Monthly RIBA survey shows falling confidence in new work
Almost a quarter of architects expect their workload to fall, despite survey evidence of a stronger than expected recovery in the economy at the start of the year.
The figures from the RIBA’s monthly survey show that 23% of architects expect workloads to fall, with a balance of 9% more architects saying they were expecting to reduce rather than take on staff in future. In total architects were marginally positive, with the workload index staying at +8%.
Expectations of state of the housing and commercial markets became less optimistic, although both remained marginally positive, with a balance of +9% expecting housing growth and +1% expecting commercial growth.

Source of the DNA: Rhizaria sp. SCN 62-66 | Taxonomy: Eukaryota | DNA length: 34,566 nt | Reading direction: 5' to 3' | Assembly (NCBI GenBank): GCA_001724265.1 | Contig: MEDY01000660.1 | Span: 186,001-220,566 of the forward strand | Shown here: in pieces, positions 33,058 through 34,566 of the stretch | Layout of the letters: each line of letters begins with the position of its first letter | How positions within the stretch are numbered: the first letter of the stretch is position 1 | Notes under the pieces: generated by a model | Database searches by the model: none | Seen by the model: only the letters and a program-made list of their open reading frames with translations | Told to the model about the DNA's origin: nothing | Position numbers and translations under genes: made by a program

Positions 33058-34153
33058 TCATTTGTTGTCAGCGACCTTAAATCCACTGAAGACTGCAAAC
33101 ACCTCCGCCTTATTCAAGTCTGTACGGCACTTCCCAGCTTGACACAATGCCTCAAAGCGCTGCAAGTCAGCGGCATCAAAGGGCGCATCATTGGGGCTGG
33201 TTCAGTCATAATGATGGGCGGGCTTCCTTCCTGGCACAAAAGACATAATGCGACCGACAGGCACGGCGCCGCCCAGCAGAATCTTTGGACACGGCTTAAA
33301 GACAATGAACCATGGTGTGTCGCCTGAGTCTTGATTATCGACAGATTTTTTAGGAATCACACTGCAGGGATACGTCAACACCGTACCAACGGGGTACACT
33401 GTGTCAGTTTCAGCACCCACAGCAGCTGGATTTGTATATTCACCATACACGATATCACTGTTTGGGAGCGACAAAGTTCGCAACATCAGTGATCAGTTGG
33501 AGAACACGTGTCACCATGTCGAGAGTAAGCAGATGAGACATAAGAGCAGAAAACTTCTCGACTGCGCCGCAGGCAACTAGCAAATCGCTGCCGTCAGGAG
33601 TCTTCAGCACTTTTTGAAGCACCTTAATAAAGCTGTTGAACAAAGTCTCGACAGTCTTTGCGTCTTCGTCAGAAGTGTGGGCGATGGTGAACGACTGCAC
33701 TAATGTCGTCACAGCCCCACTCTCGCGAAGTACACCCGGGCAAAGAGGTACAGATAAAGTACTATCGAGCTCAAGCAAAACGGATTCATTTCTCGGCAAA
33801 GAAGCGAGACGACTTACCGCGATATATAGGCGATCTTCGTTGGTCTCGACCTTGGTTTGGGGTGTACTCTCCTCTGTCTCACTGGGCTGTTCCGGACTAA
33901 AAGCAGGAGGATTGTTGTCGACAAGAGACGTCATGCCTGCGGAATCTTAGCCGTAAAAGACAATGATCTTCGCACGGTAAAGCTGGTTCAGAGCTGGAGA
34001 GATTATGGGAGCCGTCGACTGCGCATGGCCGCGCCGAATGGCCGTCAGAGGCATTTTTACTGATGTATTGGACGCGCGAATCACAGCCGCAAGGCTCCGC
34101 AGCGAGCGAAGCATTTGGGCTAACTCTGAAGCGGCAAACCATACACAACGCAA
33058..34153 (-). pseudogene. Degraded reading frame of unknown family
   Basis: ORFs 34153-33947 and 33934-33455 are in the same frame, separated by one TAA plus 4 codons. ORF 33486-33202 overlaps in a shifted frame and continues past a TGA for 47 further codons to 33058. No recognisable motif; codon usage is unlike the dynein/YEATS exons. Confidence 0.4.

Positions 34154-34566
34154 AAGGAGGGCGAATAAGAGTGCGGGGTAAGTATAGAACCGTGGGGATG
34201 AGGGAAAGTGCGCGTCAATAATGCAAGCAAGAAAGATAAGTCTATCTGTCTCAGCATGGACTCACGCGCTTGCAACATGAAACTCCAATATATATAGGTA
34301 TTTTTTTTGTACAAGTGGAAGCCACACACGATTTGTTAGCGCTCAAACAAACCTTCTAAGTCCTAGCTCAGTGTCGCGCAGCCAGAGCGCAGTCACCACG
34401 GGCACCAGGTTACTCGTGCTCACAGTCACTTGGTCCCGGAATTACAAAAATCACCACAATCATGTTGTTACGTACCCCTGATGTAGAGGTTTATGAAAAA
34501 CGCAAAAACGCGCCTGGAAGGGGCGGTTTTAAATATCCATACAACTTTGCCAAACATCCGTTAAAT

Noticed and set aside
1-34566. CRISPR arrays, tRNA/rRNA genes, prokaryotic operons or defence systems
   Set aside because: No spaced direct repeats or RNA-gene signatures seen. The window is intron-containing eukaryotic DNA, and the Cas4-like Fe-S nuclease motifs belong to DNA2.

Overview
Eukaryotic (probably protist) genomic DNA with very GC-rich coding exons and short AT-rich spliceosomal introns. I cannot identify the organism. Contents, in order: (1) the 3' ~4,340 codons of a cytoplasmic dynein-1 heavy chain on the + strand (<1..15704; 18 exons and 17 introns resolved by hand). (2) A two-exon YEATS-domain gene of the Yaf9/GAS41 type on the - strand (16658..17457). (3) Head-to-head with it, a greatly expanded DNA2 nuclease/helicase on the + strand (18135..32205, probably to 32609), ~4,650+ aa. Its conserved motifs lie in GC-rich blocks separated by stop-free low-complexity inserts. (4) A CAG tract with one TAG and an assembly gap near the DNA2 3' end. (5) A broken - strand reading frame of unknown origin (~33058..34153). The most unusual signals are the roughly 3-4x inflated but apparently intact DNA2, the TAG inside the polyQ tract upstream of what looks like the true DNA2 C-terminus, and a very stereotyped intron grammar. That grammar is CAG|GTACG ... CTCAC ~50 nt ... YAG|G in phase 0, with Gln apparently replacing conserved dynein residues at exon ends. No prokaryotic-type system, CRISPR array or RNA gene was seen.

This was offset by deepening pessimism over public sector workloads, with a balance of -22% expecting public work to increase.
Adrian Dobson, RIBA director of practice, said: “It is of concern that the positive growth trend in workload seen since December 2010 now appears to be somewhat running out of steam, with an increasing sense of uncertainty as to the future direction of travel for practice workloads.
“Practices in London and the South of England continue to be significantly more confident about their work prospects than those in the rest of the United Kingdom.
“Anecdotal evidence received this month focuses on a number of familiar issues, including delays and uncertainties in the planning system, intense fee competition and a general consensus that the situation remains very unpredictable, which affects confidence among both architects and their clients.”